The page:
5 44,200 53,300 34,000 131,500 7.00% 9.00% 17.10% 9.20%
6 13,100 27,100 8,300 48,500 2.10% 4.60% 4.20% 3.40%
7 6,900 9,600 4,100 20,600 1.10% 1.60% 2.10% 1.40%
8 or more 5,000 7,800 1,000 13,600 0.80% 1.30% 0.50% 1.00%
Table 6 — Number of persons aged 65 years and older with disabilities, by severity of disability and age group, 2001
Severity of disability Number Percent
65-74 75-84 85 and older 65 and older 65-74 75-84 85 and older 65 and older
Source: 2001 PALS
Total 635,100 589,200 198,900 1,423,200 100.00% 100.00% 100.00% 100.00%
Mild 250,800 200,900 52,800 504,300 35.60% 33.90% 24.10% 33.00%
Moderate 170,100 136,600 46,800 353,500 27.80% 23.60% 23.20% 25.30%
Severe 148,700 167,000 49,900 365,400 26.20% 28.70% 28.00% 27.50%
Very severe 65,700 84,900 49,500 200,000 10.40% 13.90% 24.80% 14.20%

About 42% of seniors with disabilities have a severe or very severe disability, 25% have a moderate disability, and the remaining 33%, have a mild disability (see Table 6).

However, as age increases, so does the severity of the disability. Among seniors aged 85 years and older, 53% have a severe or very severe disability, compared to 37% for seniors aged 65 to 74 years.

Proportionately, fewer male seniors (at 37%) than female seniors (at 42%) are classified as having a severe of very severe level of disability.

Housing Characteristics of Seniors who are Living in a Household in Core Housing Need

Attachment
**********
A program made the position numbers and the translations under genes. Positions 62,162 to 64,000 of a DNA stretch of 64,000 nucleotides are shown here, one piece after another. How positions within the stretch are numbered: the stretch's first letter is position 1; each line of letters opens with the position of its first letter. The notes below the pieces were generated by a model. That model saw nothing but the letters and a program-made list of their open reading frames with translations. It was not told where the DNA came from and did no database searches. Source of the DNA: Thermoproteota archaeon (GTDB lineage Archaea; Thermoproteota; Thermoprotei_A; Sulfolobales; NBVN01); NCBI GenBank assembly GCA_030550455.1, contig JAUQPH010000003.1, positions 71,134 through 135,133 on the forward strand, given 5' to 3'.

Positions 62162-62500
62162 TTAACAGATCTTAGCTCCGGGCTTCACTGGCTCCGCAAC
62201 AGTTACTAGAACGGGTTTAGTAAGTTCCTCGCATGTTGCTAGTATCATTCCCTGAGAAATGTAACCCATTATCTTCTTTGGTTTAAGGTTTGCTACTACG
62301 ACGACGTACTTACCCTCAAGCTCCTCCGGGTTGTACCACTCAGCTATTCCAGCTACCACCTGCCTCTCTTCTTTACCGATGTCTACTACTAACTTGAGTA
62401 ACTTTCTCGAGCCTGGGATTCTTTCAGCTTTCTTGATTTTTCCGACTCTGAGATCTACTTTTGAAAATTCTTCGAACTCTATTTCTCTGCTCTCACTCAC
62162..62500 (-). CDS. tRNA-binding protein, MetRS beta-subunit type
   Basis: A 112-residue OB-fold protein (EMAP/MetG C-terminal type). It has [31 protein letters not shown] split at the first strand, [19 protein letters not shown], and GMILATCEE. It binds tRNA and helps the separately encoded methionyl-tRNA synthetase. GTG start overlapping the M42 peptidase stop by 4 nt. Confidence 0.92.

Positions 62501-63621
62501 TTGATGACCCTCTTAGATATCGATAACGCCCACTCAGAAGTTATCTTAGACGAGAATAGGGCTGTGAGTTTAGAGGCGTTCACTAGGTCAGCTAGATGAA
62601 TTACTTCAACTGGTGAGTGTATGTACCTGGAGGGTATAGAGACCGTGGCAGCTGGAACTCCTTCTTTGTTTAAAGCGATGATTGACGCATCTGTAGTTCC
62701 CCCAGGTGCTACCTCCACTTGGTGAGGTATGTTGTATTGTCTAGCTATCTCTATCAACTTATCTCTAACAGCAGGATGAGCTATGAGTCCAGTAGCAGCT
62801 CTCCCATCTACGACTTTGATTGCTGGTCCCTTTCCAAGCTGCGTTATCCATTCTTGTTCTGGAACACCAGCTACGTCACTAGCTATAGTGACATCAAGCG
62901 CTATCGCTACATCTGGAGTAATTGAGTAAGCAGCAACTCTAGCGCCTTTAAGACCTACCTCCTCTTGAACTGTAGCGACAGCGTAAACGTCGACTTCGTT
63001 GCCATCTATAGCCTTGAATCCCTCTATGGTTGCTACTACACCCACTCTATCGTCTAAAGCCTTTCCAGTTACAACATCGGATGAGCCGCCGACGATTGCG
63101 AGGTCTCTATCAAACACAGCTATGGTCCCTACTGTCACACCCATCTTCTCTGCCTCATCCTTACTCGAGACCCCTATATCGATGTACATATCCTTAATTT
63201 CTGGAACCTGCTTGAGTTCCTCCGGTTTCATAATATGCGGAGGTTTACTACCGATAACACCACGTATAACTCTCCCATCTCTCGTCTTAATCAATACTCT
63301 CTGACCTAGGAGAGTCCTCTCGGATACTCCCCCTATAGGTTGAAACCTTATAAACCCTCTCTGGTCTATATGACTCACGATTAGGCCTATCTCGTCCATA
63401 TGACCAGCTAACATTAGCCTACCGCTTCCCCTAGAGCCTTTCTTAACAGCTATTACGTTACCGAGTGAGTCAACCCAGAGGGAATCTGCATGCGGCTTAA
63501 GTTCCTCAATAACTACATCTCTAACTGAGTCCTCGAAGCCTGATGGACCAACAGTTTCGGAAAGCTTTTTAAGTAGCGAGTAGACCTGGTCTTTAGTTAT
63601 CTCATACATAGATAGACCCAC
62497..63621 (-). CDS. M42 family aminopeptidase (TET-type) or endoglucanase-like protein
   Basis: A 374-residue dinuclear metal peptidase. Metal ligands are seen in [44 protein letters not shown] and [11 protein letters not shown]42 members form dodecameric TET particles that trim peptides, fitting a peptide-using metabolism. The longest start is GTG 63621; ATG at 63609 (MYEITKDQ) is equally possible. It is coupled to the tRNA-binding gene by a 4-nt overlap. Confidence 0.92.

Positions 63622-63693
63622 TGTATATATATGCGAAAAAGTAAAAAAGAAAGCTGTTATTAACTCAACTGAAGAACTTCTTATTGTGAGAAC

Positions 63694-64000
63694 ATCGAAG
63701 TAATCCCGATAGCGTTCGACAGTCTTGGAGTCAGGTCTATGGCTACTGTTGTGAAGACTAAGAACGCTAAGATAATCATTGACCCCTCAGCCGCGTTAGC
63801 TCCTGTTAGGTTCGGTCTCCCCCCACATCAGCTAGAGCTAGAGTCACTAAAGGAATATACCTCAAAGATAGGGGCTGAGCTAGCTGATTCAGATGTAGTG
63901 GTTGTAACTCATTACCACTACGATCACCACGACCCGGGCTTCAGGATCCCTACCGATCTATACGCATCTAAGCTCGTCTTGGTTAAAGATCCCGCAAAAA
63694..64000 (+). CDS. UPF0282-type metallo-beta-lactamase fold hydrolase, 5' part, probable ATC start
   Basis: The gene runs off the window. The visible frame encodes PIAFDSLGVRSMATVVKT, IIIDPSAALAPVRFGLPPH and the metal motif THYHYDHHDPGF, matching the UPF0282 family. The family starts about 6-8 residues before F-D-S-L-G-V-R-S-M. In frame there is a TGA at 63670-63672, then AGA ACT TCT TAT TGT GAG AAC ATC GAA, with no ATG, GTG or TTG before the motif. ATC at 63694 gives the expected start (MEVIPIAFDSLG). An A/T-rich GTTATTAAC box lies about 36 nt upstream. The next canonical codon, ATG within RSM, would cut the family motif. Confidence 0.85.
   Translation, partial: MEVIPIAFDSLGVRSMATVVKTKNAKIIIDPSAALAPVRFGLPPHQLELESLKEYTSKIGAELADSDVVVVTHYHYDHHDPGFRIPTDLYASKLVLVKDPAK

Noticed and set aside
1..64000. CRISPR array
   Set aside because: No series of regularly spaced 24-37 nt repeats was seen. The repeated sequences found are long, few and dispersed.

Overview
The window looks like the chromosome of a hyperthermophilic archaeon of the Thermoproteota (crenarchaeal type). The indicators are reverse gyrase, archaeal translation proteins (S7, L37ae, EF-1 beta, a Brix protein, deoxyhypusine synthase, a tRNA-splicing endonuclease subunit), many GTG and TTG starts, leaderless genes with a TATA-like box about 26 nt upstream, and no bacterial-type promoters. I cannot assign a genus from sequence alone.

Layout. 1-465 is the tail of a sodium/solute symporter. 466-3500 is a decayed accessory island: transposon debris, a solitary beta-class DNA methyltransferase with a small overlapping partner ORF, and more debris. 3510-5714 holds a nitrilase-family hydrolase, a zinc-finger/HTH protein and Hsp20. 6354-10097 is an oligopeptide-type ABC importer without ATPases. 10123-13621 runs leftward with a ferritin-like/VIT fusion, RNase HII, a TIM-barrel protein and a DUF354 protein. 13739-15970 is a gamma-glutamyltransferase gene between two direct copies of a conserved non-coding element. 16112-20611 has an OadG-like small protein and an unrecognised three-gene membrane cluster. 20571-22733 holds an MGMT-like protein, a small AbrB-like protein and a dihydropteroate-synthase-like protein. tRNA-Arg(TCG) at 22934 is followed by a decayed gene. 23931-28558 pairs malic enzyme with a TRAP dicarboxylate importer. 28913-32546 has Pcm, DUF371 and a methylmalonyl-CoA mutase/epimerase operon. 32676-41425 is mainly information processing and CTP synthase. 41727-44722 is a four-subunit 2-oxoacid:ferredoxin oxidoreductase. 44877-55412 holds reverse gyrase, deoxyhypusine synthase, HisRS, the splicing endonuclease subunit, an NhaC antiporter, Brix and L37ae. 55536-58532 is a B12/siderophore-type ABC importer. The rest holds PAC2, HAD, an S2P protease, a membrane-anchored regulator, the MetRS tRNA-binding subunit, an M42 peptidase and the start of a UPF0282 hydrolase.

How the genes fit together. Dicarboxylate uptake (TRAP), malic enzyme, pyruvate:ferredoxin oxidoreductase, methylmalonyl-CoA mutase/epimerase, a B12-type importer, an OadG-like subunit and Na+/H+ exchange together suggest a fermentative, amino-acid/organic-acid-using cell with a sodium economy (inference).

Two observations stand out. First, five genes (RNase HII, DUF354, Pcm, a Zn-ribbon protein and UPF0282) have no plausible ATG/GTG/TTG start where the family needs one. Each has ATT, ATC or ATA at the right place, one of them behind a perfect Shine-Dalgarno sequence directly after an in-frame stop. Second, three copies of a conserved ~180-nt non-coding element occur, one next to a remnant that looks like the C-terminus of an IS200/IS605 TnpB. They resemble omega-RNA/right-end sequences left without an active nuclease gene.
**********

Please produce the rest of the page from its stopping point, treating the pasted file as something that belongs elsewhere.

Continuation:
Almost equal numbers of seniors with and without disabilities are living in a household in core housing need; however 15% of seniors with disabilities are living in a household in core housing need compared to 11% of seniors without disabilities (see Table 7).

Ontario has the highest proportion (18%) of seniors with disabilities living in a household in core housing need in Canada, and Saskatchewan has the lowest proportion (8%).

Table 7 — Persons aged 65 years and older living in a household in core housing need, by disability status, Canada and the provinces, 2001
  Persons aged 65 years and older living in a household in core housing need
with disabilities without disabilities
  (#) (%) (#) (%)
* Number suppressed because of sample size.
Source: 2001 PALS
CANADA 217,500 15.30% 213,700 10.50%
Newfoundland and Labrador 3,600 15.90% 3,200 9.00%
Prince Edward Island 1,000 14.10% * *
Nova Scotia 9,800 17.0% 7,600 12.90%
New Brunswick 3,700 9.10% * *
Quebec 29,700 12.50% 53,200 8.90%
Ontario 110,300 18.0% 97,100 13.20%
Manitoba 7,600 12.50% 3,800 5.40%
Saskatchewan 4,400 7.90% 3,900 6.30%
Alberta 14,300 12.20% 9,600 6.60%
British Columbia 33,000 15.60% 32,000 11.70%

On average, Canadian seniors with disabilities are about 1.5 times as likely to be living in a household in core housing need as seniors without disabilities. In Manitoba, seniors with disabilities are more than twice as likely to be living in a household in core housing need as those without disabilities, whereas in Nova Scotia, Alberta and British Columbia, seniors with disabilities are about 1.3 times as likely to be in core housing need.

Urban/Rural

The incidence of living in a household in core housing need is 17% in urban areas for seniors with disabilities, compared to 12% for seniors without disabilities (see Table 8). In rural areas, about 10 % of seniors with disabilities live in a household in core housing need, compared to 6% of seniors without disabilities.

Tenure

For seniors with disabilities, 9% live in dwellings that they or a member of their family owns and are in core housing need, compared to 32% of those who live in rented accommodations (see Table 9). Among seniors without disabilities, 6% living in owner-occupied dwellings live in core housing need, compared to 27% of those in rented dwellings.